Healthcare and Medicine Reference
In-Depth Information
One purpose of this chapter is to summarize some of the insights
related to the value of collaborations and working alliances. Joint working
agreements can help address the complex circumstances of displaced
workers and families. The economic downturn has impacted the lives of
many people who were previously unaffected by involuntary work loss. A
large number of these people were unprepared for the lost investments,
home foreclosures, and bankruptcies. Many workers and families are find-
ing it increasingly difficult to meet their obligations and successfully make
the necessary adjustments in their lives without unemployment benefits
and other forms of assistance.
As a consequence of the recent economic downturn, people have expe-
rienced new types of personal difficulties. Therefore, they are increasingly
turning to community social service agencies, government services, and
faith-based programs for help. Community service organizations and many
other agencies are also under great financial stress and finding it difficult to
meet the increasingly complex needs of people. Their ability to respond is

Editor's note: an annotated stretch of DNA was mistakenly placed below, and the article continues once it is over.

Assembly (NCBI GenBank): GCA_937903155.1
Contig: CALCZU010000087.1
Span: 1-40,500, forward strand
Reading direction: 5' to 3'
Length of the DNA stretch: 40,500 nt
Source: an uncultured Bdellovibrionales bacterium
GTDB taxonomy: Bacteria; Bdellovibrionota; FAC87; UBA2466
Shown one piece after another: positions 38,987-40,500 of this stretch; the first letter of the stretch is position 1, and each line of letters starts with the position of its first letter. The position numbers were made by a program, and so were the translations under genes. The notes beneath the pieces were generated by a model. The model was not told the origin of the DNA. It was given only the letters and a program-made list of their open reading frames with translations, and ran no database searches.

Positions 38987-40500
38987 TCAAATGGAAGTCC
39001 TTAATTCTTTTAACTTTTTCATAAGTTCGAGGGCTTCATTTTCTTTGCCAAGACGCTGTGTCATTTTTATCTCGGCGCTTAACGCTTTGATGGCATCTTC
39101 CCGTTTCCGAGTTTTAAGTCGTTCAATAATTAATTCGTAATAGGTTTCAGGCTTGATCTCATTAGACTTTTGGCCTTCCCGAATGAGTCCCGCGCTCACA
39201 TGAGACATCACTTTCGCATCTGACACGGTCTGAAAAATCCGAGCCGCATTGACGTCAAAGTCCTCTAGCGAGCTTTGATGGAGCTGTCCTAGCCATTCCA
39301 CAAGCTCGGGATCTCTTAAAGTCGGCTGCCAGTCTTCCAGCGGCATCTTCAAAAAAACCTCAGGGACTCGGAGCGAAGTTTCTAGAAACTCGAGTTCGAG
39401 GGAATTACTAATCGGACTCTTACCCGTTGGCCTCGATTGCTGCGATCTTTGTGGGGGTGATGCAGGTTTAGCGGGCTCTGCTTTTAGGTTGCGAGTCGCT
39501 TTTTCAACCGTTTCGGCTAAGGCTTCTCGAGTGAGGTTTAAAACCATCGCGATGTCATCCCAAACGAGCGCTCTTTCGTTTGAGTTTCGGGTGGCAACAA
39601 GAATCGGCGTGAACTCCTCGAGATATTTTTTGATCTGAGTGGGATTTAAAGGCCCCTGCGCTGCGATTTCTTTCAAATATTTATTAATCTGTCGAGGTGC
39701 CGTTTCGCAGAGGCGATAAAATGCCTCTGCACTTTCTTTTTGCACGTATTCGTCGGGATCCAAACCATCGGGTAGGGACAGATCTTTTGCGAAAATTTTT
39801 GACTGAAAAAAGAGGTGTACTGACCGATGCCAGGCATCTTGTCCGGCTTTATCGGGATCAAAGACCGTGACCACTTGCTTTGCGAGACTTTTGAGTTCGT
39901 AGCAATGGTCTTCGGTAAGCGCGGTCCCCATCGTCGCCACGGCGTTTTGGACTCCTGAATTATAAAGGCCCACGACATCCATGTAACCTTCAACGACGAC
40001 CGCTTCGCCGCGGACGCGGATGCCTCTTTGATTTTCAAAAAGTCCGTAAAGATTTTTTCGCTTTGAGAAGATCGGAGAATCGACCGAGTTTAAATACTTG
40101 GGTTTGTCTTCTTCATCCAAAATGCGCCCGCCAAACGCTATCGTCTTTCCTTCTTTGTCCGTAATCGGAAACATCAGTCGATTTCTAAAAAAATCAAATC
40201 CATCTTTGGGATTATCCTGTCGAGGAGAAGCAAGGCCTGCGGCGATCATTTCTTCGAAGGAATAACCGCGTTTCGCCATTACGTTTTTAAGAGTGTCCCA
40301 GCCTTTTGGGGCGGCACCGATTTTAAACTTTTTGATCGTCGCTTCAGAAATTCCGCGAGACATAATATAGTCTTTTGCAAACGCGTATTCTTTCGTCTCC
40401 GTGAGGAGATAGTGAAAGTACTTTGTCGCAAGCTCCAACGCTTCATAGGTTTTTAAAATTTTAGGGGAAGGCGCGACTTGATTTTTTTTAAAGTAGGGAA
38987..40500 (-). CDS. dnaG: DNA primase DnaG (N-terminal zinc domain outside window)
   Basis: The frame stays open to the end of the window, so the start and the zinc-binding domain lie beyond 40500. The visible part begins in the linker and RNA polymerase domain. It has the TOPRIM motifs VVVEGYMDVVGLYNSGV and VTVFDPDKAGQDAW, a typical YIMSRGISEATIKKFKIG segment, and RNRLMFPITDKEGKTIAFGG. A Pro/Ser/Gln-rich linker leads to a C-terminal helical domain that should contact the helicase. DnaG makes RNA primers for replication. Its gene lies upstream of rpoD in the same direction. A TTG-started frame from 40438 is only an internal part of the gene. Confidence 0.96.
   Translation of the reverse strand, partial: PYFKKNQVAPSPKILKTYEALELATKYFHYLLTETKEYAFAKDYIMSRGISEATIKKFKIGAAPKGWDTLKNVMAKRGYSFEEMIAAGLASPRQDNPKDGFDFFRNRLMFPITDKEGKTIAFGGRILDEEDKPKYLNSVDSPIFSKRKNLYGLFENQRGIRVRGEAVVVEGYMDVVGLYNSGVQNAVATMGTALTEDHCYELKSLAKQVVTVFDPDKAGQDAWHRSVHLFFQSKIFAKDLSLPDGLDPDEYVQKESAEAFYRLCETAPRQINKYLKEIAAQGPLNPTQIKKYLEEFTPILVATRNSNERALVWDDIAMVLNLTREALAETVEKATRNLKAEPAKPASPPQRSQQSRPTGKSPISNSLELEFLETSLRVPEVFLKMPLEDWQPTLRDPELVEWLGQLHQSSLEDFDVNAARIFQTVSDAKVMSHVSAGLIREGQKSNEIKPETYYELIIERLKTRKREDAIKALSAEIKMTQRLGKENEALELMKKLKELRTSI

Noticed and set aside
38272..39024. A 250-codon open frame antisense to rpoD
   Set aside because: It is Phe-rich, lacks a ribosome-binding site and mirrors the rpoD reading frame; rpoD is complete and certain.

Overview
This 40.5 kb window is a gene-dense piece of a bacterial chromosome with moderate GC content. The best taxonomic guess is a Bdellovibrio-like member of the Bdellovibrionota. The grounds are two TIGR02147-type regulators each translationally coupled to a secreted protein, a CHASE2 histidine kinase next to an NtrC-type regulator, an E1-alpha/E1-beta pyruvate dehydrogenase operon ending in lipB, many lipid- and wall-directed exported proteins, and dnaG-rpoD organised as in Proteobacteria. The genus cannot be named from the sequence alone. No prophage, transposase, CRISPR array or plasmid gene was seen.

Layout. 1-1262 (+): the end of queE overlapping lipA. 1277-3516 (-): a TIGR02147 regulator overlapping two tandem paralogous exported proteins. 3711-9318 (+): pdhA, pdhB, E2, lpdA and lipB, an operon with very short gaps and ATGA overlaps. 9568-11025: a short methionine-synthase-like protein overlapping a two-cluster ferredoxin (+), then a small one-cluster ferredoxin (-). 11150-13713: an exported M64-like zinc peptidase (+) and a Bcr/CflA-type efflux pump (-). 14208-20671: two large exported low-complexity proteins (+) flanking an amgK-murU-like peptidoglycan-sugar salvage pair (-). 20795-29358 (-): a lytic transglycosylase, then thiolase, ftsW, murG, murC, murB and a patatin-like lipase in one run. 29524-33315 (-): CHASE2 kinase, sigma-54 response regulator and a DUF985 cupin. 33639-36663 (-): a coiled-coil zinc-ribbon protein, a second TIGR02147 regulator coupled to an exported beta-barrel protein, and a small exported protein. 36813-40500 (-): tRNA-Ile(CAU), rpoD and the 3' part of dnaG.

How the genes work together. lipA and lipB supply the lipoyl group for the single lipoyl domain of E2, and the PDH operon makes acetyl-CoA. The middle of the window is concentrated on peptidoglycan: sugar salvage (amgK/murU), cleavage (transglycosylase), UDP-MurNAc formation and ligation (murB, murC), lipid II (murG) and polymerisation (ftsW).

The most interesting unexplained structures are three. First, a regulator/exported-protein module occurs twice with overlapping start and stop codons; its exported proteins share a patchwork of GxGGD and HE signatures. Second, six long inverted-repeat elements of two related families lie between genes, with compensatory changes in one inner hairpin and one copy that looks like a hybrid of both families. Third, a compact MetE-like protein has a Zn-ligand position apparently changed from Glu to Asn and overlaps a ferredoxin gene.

also hampered by a history of limited collaboration and integration among
service providers. The long-term projections for the economic downturn
will continue to challenge the capacity of agencies to independently
provide adequate support and services to address the needs of displaced
workers and families.
The question of organizational collaboration as an effective tool to
enhance program effectiveness and efficiency has been debated for a long
while. Woodland and Hutton (2012) examined collaboration as a widely
utilized strategy for facilitating organizational innovation and performance
and the development and effects of interagency collaboration. In their
report, the authors present the Collaboration Evaluation and Improvement
Framework (CEIF) used to increase capacity to engage in efficient and
effective collaborative practices. Use of the CEIF to operationalize and
assess the construct of collaboration can help enable the evaluator to ascer-
tain how collaborative efforts correlate with indicators of organizational
impact and outcomes ( Janz, Soi, & Russell, 2009 ).
Fleury and Mercier (2002) described how organizing services in an
integrated network, as a model for transforming healthcare systems, is
often presented as a potential remedy for service fragmentation and
should enhance system efficiency. In the mental health sector, integration
of services is often a part of a diversified response to the multiple needs of
clients. This is particularly important when assisting people with serious
mental health disorders. The authors describe how the notion of
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